Walmart Stores Inc. (WMT) is sticking with its strategy of tech investments over adding more stores, a year after closing its $3.3 billion acquisition of Jet.com.
Walmart on Thursday, Nov. 16, reported both sales and profits ahead of analysts' expectations, with revenue of $123.2 billion rising 4.2% year over year and adjusted earnings of $1 per share up 2%.
Walmart shares rose 5.4% to $94.67 toward record highs. The Bentonville, Arkansas-based company is sticking with the strategy that's gotten it there.
"In terms of capital allocation, we're prioritizing e-commerce, technology, supply chain and store remodels over new stores and clubs, which we believe will contribute to long-term value creation for shareholders," Walmart CFO Brett Biggs said on a prerecorded earnings call.
Granted, it would be hard for Walmart to grow sales through store growth alone. The company has said that 99% of Americans live within 10 miles of a Walmart store and it can deliver to 87% of Americans with next-day ground shipping and 99% with two-day shipping.
But U.S. e-commerce sales rose 50% this quarter, and thanks to the Jet acquisition, Walmart is adding higher-end products to its e-commerce side as it defends against Amazon.com Inc.'s (AMZN) grocery incursion. In contrast, Amazon's product sales grew 28.8% during the quarter ending Sept. 30.
Food was a particular bright spot: CEO Doug McMillon said on the call that the food business delivered its strongest same-store sales results in almost six years. The company offers online grocery in more than 1,100 stores and plans to add online grocery to another 1,000 stores next year. That focus comes as Amazon digests its $13.7 billion acquisition of Whole Foods, including price cuts.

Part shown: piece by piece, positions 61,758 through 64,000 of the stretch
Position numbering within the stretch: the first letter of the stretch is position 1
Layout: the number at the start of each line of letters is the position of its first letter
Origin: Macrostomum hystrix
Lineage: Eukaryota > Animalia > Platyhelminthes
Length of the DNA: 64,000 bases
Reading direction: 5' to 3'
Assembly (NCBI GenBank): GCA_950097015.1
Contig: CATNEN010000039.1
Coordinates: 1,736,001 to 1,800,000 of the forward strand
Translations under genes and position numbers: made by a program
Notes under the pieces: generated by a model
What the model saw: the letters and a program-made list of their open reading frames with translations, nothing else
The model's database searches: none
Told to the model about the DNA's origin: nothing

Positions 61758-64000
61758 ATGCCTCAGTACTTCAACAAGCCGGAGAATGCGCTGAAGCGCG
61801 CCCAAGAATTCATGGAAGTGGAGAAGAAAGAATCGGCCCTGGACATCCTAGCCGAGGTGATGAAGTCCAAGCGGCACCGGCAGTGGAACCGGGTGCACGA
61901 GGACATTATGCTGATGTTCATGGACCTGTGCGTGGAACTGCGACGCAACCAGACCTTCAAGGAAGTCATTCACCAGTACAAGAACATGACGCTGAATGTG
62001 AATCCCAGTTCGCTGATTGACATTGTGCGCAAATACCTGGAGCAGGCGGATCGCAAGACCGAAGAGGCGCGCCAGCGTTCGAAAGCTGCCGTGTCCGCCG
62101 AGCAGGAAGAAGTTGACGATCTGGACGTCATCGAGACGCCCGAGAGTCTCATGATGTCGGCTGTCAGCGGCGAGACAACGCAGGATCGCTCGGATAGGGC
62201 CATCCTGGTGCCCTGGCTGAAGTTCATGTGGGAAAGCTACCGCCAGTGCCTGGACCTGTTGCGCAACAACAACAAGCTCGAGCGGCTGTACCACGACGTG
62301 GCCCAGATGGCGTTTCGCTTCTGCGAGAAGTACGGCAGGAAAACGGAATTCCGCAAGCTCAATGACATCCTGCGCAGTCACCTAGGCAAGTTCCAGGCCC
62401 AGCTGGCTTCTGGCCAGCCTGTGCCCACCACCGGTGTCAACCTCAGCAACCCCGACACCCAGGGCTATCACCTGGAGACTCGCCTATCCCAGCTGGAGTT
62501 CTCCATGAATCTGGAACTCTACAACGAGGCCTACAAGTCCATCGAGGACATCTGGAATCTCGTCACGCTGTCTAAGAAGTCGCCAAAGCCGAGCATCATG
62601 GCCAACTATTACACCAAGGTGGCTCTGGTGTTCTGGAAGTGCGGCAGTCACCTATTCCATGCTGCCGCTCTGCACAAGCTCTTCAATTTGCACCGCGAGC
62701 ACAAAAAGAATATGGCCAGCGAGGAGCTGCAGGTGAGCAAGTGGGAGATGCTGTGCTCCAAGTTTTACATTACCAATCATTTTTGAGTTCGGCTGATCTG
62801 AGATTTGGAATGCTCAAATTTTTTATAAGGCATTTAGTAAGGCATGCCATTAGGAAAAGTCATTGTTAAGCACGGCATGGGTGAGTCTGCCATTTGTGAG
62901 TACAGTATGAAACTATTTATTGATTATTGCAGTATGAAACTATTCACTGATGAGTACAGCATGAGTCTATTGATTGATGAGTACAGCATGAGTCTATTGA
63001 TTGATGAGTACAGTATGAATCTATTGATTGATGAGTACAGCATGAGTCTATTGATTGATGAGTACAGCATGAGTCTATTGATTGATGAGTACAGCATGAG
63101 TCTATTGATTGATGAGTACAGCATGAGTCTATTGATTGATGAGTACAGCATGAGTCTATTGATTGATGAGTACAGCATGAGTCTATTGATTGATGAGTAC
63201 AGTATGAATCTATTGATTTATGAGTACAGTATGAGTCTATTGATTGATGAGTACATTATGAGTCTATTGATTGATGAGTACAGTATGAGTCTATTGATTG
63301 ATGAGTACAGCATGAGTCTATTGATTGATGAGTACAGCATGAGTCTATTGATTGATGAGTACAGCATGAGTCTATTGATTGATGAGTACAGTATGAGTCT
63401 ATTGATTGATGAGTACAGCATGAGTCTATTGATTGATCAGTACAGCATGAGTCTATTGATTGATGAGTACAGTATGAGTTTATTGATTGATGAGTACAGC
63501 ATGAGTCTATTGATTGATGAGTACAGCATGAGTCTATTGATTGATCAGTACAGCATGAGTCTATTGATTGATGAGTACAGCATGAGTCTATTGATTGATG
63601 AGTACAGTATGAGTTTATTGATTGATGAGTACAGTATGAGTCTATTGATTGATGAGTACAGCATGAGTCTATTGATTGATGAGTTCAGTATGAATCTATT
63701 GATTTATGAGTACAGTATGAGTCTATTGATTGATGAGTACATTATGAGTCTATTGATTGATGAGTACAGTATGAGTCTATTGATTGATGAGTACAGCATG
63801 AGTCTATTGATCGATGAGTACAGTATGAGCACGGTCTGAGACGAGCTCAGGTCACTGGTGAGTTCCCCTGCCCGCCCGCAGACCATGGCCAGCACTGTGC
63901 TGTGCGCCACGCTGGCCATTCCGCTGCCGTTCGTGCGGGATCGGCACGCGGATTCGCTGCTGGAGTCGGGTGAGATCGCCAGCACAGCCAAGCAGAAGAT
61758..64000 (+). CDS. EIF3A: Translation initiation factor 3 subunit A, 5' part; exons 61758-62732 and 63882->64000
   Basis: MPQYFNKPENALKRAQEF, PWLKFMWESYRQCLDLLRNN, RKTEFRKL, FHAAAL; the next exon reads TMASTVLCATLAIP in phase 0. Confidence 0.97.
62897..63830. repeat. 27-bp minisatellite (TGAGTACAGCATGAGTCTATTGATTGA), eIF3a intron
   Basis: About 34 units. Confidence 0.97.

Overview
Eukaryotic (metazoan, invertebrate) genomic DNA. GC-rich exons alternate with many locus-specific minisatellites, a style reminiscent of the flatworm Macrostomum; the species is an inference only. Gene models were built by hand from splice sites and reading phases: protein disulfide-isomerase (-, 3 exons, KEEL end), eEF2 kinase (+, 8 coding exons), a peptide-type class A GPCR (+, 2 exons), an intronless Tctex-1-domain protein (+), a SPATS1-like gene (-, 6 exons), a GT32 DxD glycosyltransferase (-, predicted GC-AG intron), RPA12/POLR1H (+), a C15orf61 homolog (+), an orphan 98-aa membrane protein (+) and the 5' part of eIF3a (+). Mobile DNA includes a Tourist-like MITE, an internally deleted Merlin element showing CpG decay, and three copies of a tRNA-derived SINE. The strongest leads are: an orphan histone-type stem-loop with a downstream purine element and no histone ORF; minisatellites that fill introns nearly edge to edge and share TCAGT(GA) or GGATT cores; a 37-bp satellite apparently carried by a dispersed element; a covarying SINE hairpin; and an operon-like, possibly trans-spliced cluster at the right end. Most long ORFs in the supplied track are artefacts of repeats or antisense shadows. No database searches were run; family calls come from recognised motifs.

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Over the past year, Walmart.com has tripled the number of items for sale to 70 million stock-keeping units (SKUs), McMillon said on the call. The site is also adding "premium brands" like Bose electronics and KitchenAid brand appliances, owned by Whirlpool Corp. (WHR) . It also on Tuesday partnered with upscale department store Lord and Taylor, owned by Hudson's Bay Co. (HBAYF) , through which the upscale retailer will introduce a "specialized online experience offering premium fashion brands" on Walmart's website and app.
The addition of Jet's Uniquely J private label brand and cross-selling opportunities, like offering items from the newly acquired ModCloth on Jet, has "started to attract more premium brands" to Jet, similar to Walmart.com. Jet unveiled Uniquely J on Oct. 10. Jet founder Marc Lore noted that the "more premium" brand would complement Walmart's existing private label brands, including three of the top five largest private label brands in the country and with "many [other] billion-dollar private label brands."
"Our take is that WMT continues executing well in a generally solid U.S. consumer environment with the combination of offensive market share gaining moves and defensive inventory and pricing execution," wrote Cowen and Co. LLC analyst Oliver Chen. "Next steps in digital include introducing a new interactive form of everyday low pricing through 'smart baskets' which give consumers an understanding and flexibility to realize additional savings," a strategy Lore honed at Jet.
Rivals might be catching up: Sam's Club competitor Costco Wholesale Corp. (COST) is beefing up its delivery services, for instance, and its formidable Kirkland private label brand competes against Walmart's more upscale private label offerings. Target Corp. (TGT) is focusing on everyday low prices and cutting down on promotions. Kroger Co. (KR) is doubling down on in-store experiences and customer retention over delivery.
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